Various owls header

Here comes a table-based layout!

My name is Dane, I study barn owls.

They're neat, but there are plenty of other cool owls.

Here are some other great owls doing funny things!

Snowy owl with mouth openThree burrowing owls

Research, with floating!

Napa Valley, CA

My research revolves around barn owls in Napa Valley vineyards. My lab and I are trying to determine if the owls can be viable means of rodent pest control. Typical means of treating rodent pests include toxic baits, lethal trapping and discrupting soils. While effective, these methods have come under scrutiny as there is they can have negative environmental impacts and are costly for farmers. Thus, there is a desire for a more sustainable means of pest control.

Barn owl with rodent

Providing nest boxes for barn owls (Tyto alba) is a common practice as they have a high capacity for removing prey items. My project aims to find out what this capacity is. More specifically, I have installed video cameras in nest boxes throughout the valley to try and quantify the rate at which parent owls are delivering rodents to chicks. This will hopefully provide an index of the total amount of rodent pests that barn owls are removing from the landscape.

Here's an awesome video of a prey delivery from one of our cameras!

You can find lots of great images and further information on our Facebook page. There has been a plethora of studies conducted on barn owls. For example, here is a pretty neat group of people working with barn owls in the U.K. For those interested in learning about birds in general, click on the handsome devil below!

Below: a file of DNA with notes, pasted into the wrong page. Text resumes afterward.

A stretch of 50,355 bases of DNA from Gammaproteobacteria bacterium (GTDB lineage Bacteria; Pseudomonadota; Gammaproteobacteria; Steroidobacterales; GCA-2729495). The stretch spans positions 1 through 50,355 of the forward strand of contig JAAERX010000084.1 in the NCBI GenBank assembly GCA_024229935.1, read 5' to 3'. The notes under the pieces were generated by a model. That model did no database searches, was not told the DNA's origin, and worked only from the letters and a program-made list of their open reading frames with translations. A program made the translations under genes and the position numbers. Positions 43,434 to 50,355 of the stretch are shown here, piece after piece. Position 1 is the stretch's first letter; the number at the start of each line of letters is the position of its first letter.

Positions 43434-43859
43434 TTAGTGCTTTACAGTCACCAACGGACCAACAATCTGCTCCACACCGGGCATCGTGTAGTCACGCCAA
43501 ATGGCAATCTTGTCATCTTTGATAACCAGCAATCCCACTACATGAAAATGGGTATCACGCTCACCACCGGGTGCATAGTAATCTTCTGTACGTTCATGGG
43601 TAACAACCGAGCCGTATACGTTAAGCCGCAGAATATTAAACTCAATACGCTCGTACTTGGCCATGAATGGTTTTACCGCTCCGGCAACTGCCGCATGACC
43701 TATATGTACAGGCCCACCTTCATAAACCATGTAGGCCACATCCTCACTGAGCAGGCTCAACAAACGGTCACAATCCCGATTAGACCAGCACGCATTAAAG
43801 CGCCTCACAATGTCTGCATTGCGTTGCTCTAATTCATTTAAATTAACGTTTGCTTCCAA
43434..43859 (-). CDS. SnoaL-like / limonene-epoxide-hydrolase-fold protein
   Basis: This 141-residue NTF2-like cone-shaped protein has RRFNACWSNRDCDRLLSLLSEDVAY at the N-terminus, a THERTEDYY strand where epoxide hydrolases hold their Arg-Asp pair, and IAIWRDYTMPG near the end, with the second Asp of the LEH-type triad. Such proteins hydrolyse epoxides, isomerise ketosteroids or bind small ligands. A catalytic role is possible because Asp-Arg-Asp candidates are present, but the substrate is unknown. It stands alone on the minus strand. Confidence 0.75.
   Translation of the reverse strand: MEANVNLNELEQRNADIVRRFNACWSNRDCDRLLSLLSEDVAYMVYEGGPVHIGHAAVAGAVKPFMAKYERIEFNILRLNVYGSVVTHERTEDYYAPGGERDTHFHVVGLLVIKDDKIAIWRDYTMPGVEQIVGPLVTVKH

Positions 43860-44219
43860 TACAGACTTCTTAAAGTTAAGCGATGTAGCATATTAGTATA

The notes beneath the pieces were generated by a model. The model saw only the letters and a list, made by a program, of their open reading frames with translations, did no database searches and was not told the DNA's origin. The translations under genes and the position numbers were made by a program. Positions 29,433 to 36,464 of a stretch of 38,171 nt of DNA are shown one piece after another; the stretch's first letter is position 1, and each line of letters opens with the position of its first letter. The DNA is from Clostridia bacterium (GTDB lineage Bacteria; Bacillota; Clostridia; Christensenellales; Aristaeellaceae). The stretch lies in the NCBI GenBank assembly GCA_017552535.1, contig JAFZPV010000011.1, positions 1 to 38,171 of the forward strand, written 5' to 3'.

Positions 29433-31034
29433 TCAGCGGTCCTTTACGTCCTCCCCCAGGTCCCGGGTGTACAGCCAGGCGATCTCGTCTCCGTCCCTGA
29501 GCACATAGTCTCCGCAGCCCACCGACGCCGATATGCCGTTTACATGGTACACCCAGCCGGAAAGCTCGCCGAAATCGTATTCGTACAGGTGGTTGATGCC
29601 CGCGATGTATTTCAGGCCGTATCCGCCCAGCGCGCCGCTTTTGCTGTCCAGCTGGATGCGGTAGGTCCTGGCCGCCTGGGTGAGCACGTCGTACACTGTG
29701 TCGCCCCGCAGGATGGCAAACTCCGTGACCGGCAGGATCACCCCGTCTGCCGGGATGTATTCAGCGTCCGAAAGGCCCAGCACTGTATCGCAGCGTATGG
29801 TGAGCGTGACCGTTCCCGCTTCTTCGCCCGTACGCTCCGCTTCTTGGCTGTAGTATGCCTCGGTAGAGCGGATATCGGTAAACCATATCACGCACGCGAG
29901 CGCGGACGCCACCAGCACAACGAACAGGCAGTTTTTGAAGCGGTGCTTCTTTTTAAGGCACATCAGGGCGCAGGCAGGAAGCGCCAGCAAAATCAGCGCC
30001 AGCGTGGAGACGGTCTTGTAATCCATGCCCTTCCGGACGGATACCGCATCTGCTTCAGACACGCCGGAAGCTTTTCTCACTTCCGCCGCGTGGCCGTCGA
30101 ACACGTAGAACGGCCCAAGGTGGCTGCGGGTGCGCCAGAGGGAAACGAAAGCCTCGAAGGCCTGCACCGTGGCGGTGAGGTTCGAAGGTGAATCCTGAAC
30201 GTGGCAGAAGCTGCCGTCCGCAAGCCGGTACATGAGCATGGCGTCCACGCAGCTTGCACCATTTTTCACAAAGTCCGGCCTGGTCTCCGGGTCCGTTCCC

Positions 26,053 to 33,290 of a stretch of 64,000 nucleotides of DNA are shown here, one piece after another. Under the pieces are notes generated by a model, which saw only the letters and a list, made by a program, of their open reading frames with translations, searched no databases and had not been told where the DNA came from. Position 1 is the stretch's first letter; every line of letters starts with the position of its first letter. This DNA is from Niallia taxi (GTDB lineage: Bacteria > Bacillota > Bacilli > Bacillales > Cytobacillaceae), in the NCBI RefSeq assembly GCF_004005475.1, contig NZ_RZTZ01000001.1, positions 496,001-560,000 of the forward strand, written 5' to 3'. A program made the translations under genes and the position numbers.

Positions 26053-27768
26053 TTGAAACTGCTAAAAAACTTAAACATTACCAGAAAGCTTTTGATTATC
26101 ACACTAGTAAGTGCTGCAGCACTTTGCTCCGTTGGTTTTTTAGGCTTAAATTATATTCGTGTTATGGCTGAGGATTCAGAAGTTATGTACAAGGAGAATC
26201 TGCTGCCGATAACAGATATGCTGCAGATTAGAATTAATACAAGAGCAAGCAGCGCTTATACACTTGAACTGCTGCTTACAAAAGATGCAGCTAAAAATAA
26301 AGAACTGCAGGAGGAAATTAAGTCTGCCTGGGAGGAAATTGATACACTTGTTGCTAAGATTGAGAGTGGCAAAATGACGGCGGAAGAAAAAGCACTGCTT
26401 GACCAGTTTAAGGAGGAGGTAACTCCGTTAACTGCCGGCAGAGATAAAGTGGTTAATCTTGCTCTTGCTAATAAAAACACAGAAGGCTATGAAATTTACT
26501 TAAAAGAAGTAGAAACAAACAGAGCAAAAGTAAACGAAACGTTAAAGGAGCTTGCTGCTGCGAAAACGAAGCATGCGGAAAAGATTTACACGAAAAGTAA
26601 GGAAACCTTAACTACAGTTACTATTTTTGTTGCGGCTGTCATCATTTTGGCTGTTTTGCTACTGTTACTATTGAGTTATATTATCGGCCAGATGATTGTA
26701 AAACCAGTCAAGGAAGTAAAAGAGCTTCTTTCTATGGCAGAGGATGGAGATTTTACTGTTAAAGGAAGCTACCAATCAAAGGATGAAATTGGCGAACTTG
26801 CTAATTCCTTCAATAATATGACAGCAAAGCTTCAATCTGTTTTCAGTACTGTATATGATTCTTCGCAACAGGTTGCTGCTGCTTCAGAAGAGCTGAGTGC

Barn owl image

Barn owls as pest control agents have been tried not only in vineyards but in these types of agriculture as well:

Our lab looked at factors affecting nest box occupancy in Napa Valley vineyards and found the following as being the most correlated to high occupancy rates:

  1. Wooden boxes (vs. plastic)
  2. High area of surrounding grassland
  3. Presence of nearby riparian area

Charismatic species are often useful in promoting conservation. Luckily, three of the most charismatic owl species common to North America all have fairly stable populations. Check out the table below to learn more!

Common Name Latin name IUCN Status Appearance
Barn owl Tyto alba Least Concern Barn owl
Great gray owl Strix nebulosa Least Concern Great gray owl
Great horned owl Bubo virginianus Least Concern Great horned owl

For any GIS nerds, the USGS has compiled awesome spatial data to model the distribution for hundreds of species. Here you can download a model of Great gray owl distribution.